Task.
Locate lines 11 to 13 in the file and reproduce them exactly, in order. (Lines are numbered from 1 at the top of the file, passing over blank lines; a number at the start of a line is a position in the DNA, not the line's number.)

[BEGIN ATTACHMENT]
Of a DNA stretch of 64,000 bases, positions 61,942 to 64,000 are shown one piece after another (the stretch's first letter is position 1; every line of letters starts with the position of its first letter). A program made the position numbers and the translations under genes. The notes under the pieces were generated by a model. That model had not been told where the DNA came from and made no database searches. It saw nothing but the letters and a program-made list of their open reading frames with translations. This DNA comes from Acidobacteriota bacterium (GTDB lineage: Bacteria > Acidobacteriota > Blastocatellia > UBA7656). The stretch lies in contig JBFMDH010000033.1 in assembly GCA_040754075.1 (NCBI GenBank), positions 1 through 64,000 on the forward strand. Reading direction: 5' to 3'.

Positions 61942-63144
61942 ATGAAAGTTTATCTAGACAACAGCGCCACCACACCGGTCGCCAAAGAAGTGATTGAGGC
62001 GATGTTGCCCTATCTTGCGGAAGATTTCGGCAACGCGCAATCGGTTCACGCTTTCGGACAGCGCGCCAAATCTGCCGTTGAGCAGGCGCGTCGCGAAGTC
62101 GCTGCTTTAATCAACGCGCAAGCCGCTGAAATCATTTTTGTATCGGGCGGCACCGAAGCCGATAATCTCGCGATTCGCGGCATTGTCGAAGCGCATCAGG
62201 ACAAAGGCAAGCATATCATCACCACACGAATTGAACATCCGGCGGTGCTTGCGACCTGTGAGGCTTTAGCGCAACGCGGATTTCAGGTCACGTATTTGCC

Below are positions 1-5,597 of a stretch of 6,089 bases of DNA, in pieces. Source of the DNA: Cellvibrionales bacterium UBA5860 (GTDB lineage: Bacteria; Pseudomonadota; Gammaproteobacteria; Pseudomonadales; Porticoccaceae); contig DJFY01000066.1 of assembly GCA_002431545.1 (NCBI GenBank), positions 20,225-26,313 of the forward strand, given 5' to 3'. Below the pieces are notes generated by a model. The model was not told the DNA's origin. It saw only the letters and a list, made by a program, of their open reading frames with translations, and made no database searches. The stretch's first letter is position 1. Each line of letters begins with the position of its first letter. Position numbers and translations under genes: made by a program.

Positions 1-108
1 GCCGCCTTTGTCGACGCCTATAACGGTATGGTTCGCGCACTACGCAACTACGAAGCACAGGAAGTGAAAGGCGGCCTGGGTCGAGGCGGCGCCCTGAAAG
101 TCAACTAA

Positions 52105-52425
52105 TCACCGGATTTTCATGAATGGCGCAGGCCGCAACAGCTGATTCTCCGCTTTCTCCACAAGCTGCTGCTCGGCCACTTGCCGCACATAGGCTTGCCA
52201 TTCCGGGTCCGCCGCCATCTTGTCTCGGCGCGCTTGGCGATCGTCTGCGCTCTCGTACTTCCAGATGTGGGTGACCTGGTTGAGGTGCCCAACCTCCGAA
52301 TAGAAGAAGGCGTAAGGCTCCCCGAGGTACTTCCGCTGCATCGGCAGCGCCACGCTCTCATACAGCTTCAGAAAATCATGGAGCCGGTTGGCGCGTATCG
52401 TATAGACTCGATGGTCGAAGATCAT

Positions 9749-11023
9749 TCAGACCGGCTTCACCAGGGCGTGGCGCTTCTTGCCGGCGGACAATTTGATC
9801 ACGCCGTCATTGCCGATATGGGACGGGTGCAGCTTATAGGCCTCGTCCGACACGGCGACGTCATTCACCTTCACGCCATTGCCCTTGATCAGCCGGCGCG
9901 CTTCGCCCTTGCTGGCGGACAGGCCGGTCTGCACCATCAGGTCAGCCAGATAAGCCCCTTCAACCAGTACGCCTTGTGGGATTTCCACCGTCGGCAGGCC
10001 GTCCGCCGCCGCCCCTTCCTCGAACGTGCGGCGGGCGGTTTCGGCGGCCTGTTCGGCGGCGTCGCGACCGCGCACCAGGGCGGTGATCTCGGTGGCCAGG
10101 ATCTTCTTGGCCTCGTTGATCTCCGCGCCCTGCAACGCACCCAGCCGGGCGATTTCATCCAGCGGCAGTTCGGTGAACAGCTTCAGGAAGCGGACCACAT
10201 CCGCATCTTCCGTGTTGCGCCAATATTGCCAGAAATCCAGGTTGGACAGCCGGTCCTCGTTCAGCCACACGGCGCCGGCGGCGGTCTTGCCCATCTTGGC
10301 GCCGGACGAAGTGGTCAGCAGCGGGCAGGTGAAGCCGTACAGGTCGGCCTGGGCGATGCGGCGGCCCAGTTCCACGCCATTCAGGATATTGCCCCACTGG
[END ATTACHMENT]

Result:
Positions 52105-52425
52105 TCACCGGATTTTCATGAATGGCGCAGGCCGCAACAGCTGATTCTCCGCTTTCTCCACAAGCTGCTGCTCGGCCACTTGCCGCACATAGGCTTGCCA
52201 TTCCGGGTCCGCCGCCATCTTGTCTCGGCGCGCTTGGCGATCGTCTGCGCTCTCGTACTTCCAGATGTGGGTGACCTGGTTGAGGTGCCCAACCTCCGAA